Can Disabled People Have a 401(k)?

Can Disabled People Have a 401(k)?
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It’s better not to rely on Social Security alone to take care of you in your golden years — even if you’re already receiving ample disability benefits in your younger years. A retirement account such as a 401(k) is an excellent way to set aside money for retirement, but your ability to have one depends on two main things: your employer’s policies and how much your medical condition affects your ability to work.

About the 401(k)

A 401(k) is a defined contribution plan offered through an employer that allows you to save up for retirement. If you have a 401(k), you choose how much money in each pay period you want to invest, and your employer automatically moves that amount from your paycheck into your account before you ever see the money. Sometimes, as an incentive to save, an employer will match a percentage of your contribution.

Your Employer

Your ability to invest in a 401(k) depends, first and foremost, on whether your employer offers such an account. Some employers don’t offer 401(k)s at all, while others won’t match your contributions. Either way, once you open a 401(k) through your employer, you have full control of where your money goes. Take your time and decide whether investing in stocks, bonds, mutual funds or a combination of these items will work best with your overall retirement plan.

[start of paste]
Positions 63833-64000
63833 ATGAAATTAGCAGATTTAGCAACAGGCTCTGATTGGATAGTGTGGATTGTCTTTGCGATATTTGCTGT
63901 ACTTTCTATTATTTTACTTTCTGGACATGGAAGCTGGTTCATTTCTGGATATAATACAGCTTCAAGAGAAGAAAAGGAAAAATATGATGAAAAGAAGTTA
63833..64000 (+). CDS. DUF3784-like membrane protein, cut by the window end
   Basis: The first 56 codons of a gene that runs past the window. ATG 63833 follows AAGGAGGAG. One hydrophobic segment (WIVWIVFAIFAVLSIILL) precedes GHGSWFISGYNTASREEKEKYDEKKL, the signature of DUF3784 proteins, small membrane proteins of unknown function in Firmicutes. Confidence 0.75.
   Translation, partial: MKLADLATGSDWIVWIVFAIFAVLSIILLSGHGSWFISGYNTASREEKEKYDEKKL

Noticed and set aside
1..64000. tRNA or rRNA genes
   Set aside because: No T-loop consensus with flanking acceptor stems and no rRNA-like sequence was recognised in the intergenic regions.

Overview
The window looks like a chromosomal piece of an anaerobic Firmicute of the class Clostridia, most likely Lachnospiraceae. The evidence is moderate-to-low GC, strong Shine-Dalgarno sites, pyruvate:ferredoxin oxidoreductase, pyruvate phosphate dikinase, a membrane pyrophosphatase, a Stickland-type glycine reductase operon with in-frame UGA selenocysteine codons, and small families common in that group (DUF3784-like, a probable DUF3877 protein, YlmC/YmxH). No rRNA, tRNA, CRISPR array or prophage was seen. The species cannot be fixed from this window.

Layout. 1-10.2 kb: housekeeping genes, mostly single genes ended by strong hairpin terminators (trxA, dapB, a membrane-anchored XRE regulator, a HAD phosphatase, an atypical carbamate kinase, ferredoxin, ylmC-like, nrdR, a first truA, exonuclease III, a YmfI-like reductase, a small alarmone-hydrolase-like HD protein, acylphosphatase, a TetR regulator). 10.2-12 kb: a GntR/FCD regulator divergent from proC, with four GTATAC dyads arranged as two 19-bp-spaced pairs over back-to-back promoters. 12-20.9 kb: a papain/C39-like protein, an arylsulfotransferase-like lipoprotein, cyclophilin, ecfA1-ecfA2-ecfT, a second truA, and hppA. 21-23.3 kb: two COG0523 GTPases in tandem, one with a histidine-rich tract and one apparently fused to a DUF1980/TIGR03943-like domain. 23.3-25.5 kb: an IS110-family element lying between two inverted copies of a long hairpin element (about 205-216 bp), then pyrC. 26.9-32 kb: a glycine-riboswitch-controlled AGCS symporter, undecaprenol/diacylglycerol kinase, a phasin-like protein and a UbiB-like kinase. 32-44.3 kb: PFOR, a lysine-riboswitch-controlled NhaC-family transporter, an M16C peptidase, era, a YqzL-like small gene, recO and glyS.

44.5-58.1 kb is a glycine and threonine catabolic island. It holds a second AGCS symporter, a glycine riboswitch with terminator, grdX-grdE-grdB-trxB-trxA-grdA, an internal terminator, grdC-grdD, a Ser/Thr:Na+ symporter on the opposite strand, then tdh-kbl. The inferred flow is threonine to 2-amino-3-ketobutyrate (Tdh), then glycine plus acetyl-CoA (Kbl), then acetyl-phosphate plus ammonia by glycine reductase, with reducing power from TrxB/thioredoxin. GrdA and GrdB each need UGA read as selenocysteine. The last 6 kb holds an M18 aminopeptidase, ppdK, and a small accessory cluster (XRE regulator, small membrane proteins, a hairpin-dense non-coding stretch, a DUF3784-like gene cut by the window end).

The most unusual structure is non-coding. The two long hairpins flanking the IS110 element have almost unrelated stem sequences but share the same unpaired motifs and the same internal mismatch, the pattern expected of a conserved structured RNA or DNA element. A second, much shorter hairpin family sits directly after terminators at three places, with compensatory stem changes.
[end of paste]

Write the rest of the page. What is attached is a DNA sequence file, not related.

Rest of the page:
Your Disability

If your disability is completely debilitating and you cannot work, you won’t have access to a 401(k) and you will have to choose another method of saving for retirement. However, if you are still able to work part-time or full-time, choose an employer that offers a 401(k) to its workers. Also, rest assured that if your disability worsens and you must leave your job, your 401(k) still belongs to you and you may withdraw from it penalty-free when you reach age 59.5.

Other Options

If your employer doesn’t offer a 401(k), there are other effective ways to save for retirement. You may open a traditional or Roth IRA, which both offer tax advantages and allow you to invest in funds of your choice. For either of these accounts, you must have some form of earned income — but to invest in a Roth IRA, your income cannot exceed (as of 2011) $105,000 if you are single or $167,000 if you are married and filing jointly. You can also open a regular investment account, but this type offers no tax breaks.